6 Ways to Encourage Planned Giving with Your Donors

6 Ways to Encourage Planned Giving with Your Donors

Planned giving is the most personal gift a donor can give you. After all, it’s been a lifetime in the making, through hard work, saving and investments. When a donor decides to give you a part of that, they are showing a lot of care for, and confidence in, your organization.

But even the most loyal, dedicated donors might need some encouragement. Not too many people enjoy contemplating end-of-life issues, so it’s pretty easy to procrastinate thinking about a legacy gift.

Here are six simple ways to get them thinking about it:

  1. Make it simple. Don’t confuse your donors with a lot of terminology, that’s what their lawyers are for. Just give them good reasons to support you in the long run, and give them the words to ask their lawyers to help them.
  2. Make it easy. Many older donors get frustrated with new technology, and they are skeptical of sharing personal information via the internet. Give them the confidence that it’s not a difficult process, that you will support them, and that they can trust you with the knowledge that they have named you in their wills.
  3. Just say it. “Please remember us in your wills.” And back that request up with good reasons to do so. Messaging in newsletters and other communications will keep the idea of a planned gift alive in their minds.
  4. Tell stories of legacy donors. With their permission, share what brought them to you, what they’ve experienced along the way, and why they made this important decision. Don’t focus solely on the biggest gifts; a small bequest is still an act of love to be celebrated. You can do this at fundraising events or in newsletters. This will remind other donors that your organization is important to them too.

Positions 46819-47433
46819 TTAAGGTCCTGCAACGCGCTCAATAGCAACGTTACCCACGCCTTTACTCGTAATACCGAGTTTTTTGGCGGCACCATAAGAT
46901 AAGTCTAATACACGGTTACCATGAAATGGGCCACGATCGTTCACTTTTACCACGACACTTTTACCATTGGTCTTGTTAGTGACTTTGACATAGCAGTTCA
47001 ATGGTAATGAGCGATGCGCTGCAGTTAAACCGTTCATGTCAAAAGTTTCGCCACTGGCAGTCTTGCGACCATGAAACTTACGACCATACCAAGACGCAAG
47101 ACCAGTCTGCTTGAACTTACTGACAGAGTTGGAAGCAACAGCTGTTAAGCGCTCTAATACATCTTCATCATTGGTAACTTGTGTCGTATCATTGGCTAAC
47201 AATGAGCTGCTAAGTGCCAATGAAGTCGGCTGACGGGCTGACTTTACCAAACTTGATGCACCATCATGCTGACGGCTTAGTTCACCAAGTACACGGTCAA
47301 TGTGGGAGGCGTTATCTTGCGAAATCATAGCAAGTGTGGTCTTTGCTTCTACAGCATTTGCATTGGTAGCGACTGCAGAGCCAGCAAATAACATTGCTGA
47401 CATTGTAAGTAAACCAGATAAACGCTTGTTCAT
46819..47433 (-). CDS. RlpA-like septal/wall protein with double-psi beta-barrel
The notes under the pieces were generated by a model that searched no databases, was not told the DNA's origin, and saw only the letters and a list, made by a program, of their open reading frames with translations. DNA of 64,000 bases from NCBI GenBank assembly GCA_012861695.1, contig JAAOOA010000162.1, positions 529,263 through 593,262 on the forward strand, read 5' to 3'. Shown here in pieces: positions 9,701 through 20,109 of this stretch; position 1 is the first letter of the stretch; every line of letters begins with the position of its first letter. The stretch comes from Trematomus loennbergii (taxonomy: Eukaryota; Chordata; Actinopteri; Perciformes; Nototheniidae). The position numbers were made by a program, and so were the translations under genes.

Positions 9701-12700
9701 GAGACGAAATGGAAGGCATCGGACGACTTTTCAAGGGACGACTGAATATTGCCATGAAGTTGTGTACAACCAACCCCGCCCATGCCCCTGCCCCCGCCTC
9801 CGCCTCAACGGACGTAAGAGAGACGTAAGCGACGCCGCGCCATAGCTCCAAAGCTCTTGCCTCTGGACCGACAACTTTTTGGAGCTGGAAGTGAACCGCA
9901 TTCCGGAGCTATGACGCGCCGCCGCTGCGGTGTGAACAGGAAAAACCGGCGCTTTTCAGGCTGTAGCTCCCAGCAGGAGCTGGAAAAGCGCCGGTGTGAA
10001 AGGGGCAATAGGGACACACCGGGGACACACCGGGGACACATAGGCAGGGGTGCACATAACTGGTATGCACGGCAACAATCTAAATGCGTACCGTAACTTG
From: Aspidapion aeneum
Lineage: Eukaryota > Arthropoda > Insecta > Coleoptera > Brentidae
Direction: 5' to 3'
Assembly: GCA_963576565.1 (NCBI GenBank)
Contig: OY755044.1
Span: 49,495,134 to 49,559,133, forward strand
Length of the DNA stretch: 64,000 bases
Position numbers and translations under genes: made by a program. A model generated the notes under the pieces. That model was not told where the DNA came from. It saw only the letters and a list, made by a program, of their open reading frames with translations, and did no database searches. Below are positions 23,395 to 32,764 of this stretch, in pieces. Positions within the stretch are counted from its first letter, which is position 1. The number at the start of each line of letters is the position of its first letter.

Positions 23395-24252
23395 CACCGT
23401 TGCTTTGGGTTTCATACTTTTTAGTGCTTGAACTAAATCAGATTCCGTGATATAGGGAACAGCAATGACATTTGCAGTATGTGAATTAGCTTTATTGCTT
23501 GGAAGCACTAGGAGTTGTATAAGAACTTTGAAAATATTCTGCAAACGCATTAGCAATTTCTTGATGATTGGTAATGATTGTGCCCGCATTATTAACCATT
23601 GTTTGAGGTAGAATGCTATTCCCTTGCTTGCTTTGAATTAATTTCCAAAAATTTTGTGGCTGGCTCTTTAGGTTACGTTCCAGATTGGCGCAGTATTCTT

5. Honor past legacy donors. If a legacy gift has made a new initiative possible, make sure you let others know! In donor, volunteer, member or alumni communication, give credit to the donor. Something as simple as “this initiative as made possible by the legacy gift of Mr. John Q. Public.”
  6. Establish a legacy society. If you haven’t already done so, creating a legacy society will allow you to recognize people for the special relationship they’ve entered into with you. Offer unique opportunities to legacy society members, such as invitations to special events, pre-event receptions or planned tours of your offices just for them. Name them in as legacy society members in your programs and annual reports, if they choose. Seeing these things will encourage others to join as well.

You can do it! And we can help. Canopy’s low-tech, high-results program will guide you through it, from finding out who has already put you in their wills to uncovering the donors who want to do that. We’ll providing support, training and messaging at every step along the way.